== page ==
Yale Pathways to Science learns about searching for dark matter at Yale Physics Wright Lab

Participants were treated to a brief tour by David Moore of the SIMPLE experiment.
June 4, 2021

On Thursday, June 3, 36 local students from grades 6-12 and their families attended a Zoom event called Exploring the Invisible Universe:  Searching for Dark Matter at Yale’s Wright Lab.  The event was co-sponsored by Wright Lab and Yale Pathways to Science.

The event featured three Wright Lab scientists–Jack Harris, professor of physics; Reina Maruyama, associate professor of physics; and David Moore, assistant professor of physics–who are all searching for dark matter–a mysterious, invisible substance–yet each has different approaches, methods and techniques.

The event began with introductions by Maria Parente, Yale Pathways to Science program manager, and Victoria Misenti, Wright Lab program manager.  The three scientists then introduced the topic of dark matter in a panel together, moderated by Misenti.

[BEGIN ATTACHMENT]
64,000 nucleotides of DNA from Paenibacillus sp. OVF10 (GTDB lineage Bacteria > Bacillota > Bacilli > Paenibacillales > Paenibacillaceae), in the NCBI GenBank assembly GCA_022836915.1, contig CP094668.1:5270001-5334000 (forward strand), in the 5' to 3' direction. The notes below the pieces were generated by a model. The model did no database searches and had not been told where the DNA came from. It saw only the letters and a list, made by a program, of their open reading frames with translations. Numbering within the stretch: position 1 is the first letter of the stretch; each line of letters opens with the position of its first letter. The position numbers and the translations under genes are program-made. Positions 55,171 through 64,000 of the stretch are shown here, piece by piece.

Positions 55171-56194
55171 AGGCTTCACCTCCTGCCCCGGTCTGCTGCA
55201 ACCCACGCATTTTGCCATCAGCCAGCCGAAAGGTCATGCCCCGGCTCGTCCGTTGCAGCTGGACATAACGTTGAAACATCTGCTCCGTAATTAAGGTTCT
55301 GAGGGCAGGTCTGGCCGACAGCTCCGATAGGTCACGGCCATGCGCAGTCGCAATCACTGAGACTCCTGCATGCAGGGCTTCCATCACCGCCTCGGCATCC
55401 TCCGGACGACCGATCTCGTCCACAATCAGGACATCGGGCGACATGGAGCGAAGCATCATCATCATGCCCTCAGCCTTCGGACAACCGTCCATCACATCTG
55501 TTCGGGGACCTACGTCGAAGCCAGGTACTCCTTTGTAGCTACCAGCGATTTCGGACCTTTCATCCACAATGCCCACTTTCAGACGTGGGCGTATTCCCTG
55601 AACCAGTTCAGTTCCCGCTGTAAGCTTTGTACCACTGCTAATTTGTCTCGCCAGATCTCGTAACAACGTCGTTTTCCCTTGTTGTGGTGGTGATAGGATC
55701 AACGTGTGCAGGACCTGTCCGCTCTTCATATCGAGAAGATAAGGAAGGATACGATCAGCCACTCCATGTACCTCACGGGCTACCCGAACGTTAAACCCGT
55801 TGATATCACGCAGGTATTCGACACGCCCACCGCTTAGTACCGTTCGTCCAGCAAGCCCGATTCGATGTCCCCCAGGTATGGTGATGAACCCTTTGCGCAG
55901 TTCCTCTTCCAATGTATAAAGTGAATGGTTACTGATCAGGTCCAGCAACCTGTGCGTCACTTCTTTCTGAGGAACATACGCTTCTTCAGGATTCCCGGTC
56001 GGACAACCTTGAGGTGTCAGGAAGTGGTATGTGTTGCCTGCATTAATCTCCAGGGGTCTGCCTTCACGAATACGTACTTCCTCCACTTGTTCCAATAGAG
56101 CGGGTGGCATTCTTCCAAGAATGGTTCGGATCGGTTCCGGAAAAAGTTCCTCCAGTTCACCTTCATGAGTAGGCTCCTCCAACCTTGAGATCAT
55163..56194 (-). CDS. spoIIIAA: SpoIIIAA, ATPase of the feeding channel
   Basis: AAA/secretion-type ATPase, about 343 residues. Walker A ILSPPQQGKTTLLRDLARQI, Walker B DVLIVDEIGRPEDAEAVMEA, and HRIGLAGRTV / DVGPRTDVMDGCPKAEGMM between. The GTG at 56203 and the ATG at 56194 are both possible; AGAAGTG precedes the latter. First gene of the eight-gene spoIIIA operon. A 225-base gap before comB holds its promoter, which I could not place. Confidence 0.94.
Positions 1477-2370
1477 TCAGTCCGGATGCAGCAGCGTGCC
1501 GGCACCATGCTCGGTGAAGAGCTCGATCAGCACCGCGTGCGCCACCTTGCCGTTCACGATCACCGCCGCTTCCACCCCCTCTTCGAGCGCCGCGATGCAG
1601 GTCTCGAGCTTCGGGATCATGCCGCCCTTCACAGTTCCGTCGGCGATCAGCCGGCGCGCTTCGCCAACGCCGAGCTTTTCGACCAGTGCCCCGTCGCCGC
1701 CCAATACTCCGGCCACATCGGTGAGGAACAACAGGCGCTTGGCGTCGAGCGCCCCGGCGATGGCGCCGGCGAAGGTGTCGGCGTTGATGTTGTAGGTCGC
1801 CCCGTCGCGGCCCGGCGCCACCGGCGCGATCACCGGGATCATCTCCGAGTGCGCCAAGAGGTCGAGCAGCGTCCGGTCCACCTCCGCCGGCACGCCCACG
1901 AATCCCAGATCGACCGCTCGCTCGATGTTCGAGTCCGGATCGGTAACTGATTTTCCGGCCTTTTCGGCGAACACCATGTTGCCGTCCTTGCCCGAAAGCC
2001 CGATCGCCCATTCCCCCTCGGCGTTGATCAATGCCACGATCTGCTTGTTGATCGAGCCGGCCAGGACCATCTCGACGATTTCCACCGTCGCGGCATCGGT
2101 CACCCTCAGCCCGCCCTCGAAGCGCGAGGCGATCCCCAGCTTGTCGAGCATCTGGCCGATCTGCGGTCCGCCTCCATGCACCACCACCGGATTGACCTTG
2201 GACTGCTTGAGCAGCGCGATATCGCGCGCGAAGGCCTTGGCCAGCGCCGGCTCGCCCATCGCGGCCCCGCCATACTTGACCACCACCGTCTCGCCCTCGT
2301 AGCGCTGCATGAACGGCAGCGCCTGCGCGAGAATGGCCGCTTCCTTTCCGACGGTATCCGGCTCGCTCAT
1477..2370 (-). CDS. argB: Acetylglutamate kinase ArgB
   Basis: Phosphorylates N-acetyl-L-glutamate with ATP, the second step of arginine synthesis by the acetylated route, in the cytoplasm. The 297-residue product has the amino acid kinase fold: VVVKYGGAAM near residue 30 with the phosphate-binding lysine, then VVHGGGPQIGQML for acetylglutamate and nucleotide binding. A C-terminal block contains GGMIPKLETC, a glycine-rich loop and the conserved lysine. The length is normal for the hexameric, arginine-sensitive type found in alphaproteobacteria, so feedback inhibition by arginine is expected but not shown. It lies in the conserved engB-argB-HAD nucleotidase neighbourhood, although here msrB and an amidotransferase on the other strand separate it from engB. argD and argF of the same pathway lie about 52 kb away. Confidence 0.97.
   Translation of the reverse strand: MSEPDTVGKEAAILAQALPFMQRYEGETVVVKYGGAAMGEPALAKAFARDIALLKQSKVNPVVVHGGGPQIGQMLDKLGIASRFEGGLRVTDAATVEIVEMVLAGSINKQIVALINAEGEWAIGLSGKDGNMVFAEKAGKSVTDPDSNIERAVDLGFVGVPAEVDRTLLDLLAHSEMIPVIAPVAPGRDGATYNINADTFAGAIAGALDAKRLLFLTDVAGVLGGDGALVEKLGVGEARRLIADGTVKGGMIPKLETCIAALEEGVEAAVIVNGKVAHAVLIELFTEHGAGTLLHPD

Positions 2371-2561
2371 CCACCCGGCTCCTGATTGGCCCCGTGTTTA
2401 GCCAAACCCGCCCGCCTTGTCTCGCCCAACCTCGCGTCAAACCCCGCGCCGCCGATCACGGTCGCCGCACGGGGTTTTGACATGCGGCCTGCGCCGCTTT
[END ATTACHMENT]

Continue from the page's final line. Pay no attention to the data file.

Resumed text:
After the introductions, Maruyama first spoke about her research in both dark matter and neutrinos, including the HAYSTAC experiment, which is located at Wright Lab and is searching for a dark matter candidate called axions; and the COSINE-100 experiment, which is located in South Korea and aims to directly detect a dark matter candidate called WIMPs.  Maruyama also showed some of the career paths scientists can take by showing some of the current jobs of alumni of her research group.

Second, Moore spoke directly from his laboratory space in Wright Lab, where he gave a brief tour of the SIMPLE experiment, which his group is using to search for dark mattter using mechanical sensors.

Third, Harris presented a different way that his group uses mechanical sensors to detect dark matter using sound.

Throughout the program, students asked questions using the chat feature, which were answered by Harris, Maruyama, and Moore, and the questions and answers continued in a concluding Q&A session until the close of the event.